|Project by Paul Bucalo||posted 09-15-2014 06:03 PM||1592 views||1 time favorited||6 comments|
I’ve been spending over a year acquiring needed tools and machinery to extend my present business to include various facets of woodworking. The budget is tight and resources for the time being are limited. I needed a lumber rack that could safely transport 8’ long boards and 4’ x 8’ sheets from the stores to my home. A utility trailer will be purchased next summer, but for now a handmade wooden rack was the only option. Enter: the Franken-Rack.
The Franken-Rack was designed like many of my projects: ad hoc on the spot; only an idea of what I wanted and trial-and-error as the build went. I started with construction-grade 2” x 4” x 8’ lumber for the initial framing and braces. Cross-braces, which sit atop of the cast metal rack ends fore and aft of the vehicle’s roof rack, were notched and fastened to the opposing notched side rails with carriage bolts, nuts and washers. Plastic runners used in screen doors were the perfect width to protect the bottom edges of the cross-braces when being slid over the aluminum vehicle rack. I then added three 1” x 6” x 8’ boards to make up the ‘floor’ of the rack. A 53-inch 1” x 6” is hinged and latched to the side ends at the back end. Two padlocks using the same key keep the door safely latched while traveling.
Since the rack needed to be able to handle 8’ material lengths, I needed to find the least damaging method of supporting the weight of the overhang beyond the factory roof rack’s limit. A couple of old rubber roof mounts for cross-country skis provided the answer. The fact that only the front foot of each rubber mount touches the front corner of the roof is no error. I wanted a two-stage support that would increase contact with the roof as material weight warranted it. There isn’t any sensation of it lifting, nor any sound of wood stressing from the wind forcing it to flex upward.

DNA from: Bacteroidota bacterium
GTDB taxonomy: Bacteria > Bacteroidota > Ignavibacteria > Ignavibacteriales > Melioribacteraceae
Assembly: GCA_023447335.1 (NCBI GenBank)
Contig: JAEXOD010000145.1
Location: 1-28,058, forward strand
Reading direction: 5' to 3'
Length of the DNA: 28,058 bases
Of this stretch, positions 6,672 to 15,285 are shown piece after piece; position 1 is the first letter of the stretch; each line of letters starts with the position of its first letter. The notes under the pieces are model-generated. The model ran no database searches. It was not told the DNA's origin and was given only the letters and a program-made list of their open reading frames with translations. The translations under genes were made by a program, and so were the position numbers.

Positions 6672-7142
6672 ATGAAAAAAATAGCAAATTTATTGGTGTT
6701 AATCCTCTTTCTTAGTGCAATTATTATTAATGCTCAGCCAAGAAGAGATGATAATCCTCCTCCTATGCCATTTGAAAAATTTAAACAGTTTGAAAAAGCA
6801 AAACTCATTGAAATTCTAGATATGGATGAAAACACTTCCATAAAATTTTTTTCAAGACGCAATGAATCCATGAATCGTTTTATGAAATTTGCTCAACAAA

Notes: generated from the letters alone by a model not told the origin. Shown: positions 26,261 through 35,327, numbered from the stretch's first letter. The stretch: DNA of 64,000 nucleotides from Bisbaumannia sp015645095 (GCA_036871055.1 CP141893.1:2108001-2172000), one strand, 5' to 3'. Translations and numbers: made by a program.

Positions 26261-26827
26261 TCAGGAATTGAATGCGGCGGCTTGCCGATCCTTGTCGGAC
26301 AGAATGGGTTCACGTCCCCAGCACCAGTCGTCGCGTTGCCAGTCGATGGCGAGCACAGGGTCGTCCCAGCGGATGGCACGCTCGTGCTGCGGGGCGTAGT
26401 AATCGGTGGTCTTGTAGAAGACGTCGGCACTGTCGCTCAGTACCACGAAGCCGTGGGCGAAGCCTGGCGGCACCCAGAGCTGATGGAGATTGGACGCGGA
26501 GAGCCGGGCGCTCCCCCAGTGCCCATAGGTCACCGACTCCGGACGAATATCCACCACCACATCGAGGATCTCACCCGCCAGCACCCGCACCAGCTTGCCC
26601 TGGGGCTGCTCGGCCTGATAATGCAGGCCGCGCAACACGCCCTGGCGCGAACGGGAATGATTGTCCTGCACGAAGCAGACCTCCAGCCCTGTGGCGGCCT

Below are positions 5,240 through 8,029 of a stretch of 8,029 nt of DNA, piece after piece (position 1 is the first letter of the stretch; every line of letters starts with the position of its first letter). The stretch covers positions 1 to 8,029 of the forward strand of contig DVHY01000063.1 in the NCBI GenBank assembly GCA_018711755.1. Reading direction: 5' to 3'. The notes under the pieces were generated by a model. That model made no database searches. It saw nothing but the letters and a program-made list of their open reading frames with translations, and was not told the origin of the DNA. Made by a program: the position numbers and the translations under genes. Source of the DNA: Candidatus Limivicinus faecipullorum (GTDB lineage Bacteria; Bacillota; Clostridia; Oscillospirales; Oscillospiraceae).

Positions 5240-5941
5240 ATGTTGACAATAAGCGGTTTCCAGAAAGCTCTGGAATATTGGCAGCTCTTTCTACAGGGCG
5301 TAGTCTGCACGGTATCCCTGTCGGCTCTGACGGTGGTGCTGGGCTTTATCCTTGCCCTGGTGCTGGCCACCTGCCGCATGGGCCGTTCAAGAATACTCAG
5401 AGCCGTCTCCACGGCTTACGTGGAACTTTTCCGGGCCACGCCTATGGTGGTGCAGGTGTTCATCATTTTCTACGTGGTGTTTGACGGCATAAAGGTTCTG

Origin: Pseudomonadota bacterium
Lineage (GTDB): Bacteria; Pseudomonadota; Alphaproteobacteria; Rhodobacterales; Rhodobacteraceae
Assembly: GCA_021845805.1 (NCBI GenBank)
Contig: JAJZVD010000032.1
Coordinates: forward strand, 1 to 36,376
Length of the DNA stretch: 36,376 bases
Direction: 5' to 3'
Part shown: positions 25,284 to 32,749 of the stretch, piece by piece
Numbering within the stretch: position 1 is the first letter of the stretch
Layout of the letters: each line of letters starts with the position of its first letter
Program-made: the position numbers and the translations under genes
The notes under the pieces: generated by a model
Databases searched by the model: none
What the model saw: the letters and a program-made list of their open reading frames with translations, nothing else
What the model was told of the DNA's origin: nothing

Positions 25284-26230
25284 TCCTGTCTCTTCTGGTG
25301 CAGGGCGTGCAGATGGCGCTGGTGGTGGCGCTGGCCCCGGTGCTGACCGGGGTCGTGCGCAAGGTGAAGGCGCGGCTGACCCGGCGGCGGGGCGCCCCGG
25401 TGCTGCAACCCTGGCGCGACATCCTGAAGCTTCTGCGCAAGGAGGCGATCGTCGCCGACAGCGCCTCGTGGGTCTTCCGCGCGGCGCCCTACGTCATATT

I opted not to put in a full floor to keep the weight down and minimize the effects of the elements on the structure while in use. At highway speeds of 55 mph the rack is silent and very stable. The only noise I hear is of the two padlocks banging against the wood on hitting bumps.
Franken-Rack mounts to the vehicle’s roof rack via eye-bolts, nuts and washers using a dual wooden mount. One mount is double-bolted to the cross-brace at an angle that rests against the inside of the cast rack ends on the roof. A second mount nearby uses a single bolt that slides within a short vertical slot in the mount. By pressing down on the mount while tightening the bolt I guarantee the horizontal face of the eye-bolt rests up against the underside of the rack edge. Once the eye-bolts are threaded and the secondary mounts snugged and tightened, lifting on Franken-rack is as solid and secure as lifting on the factory roof rack. Removal of the rack entails removing the nut, lock-washer and washer from each eye-bolt end, loosening the secondary mounts, swiveling them up and locking them against the braces, and pulling out the eye-bolts. It was all I could think of that would be cheap, durable, take the weight and be safe. It works.
I haven’t weighed the rack yet, but I would guess it is easily over 100 lbs. While I have horsed the rack on by myself, I really need a partner to get it on and preferably one to get it off – gravity does help in getting it off if help is not around.
The tally? My guess, considering all but the rubber mounts were purchased, is about $120-$140 in lumber and hardware. Was it worth it? Definitely. When I get my Harbor Freight folding utility trailer next year I will be able to easily adapt this to it. Meanwhile, I can transport sheets and boards from the box and lumber stores without the need for a $25-$75 delivery charge. A few trips and I will have paid for Franken-Rack in money saved on deliveries. And I like the looks I get from people while on the road.
-- -- Paul Bucalo, Upstate NY USA